During object serialization, the default Java serialization mechanism writes the metadata about the object, which includes the class name, field names and types, and superclass. This class definition is stored as a part of the serialized object. This stored metadata enables the deserialization process to reconstitute the objects and map the stream data into the class attributes with the appropriate type
Everytime an object is serialized the java serialization mechanism automatically computes a hash value. ObjectStreamClass’s computeSerialVersionUID() method passes the class name, sorted member names, modifiers, and interfaces to the secure hash algorithm (SHA), which returns a hash value.The serialVersionUID is also called suid.
So when the serilaize object is retrieved , the JVM first evaluates the suid of the serialized class and compares the suid value with the one of the object. If the suid values match then the object is said to be compatible with the class and hence it is de-serialized. If not InvalidClassException exception is thrown.
Changes to a serializable class can be compatible or incompatible. Following is the list of changes which are compatible:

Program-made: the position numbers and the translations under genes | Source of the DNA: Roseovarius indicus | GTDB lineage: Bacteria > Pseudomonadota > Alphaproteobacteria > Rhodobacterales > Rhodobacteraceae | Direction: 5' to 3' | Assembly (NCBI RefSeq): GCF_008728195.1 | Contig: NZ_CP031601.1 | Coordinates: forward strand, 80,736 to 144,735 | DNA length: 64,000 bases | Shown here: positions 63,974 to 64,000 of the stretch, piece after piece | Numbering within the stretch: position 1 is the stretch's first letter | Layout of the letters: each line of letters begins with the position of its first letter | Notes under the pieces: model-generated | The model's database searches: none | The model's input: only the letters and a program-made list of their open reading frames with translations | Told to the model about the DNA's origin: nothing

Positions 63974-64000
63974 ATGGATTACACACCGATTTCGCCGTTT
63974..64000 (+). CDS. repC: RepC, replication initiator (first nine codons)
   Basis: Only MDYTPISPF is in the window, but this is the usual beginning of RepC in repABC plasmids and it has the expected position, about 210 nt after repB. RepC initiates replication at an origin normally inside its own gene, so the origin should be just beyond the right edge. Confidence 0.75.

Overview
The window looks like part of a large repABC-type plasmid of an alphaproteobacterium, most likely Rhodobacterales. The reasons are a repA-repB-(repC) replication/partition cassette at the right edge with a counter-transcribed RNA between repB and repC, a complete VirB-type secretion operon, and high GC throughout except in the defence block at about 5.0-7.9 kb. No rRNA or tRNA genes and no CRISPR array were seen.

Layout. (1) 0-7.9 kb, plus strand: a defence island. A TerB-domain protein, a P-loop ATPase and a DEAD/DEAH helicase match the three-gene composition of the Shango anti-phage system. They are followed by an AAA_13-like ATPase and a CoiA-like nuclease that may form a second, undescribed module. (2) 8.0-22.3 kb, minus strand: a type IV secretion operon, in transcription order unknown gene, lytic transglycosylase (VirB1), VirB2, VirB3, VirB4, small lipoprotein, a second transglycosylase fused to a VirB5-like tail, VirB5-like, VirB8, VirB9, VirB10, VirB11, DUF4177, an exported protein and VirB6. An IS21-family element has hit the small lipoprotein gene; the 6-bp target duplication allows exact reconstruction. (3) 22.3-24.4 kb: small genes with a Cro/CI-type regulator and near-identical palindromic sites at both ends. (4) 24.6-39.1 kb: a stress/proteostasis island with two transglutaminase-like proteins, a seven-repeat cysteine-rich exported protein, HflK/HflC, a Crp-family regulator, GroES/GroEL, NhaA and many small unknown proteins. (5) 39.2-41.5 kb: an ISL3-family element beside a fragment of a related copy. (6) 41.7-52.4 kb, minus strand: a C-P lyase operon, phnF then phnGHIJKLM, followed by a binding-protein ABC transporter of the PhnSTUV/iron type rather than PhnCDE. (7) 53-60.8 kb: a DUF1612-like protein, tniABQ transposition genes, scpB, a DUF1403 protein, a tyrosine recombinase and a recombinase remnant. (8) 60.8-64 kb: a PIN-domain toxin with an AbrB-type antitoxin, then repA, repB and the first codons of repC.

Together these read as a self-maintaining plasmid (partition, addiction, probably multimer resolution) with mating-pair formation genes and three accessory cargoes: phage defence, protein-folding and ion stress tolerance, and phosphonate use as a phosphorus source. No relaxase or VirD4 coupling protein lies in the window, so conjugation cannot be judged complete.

- Add fields
- Change a field from static to non-static
- Change a field from transient to non-transient
- Add classes to the object tree
List of incompatible changes:
- Delete fields
- Change class hierarchy
- Change non-static to static
- Change non-transient to transient
- Change type of a primitive field
So, if no suid is present , inspite of making compatible changes, jvm generates new suid thus resulting in an exception if prior release version object is used .
The only way to get rid of the exception is to recompile and deploy the application again.
If we explicitly metion the suid using the statement:
private final static long serialVersionUID = <integer value>
then if any of the metioned compatible changes are made the class need not to be recompiled. But for incompatible changes there is no other way than to compile again.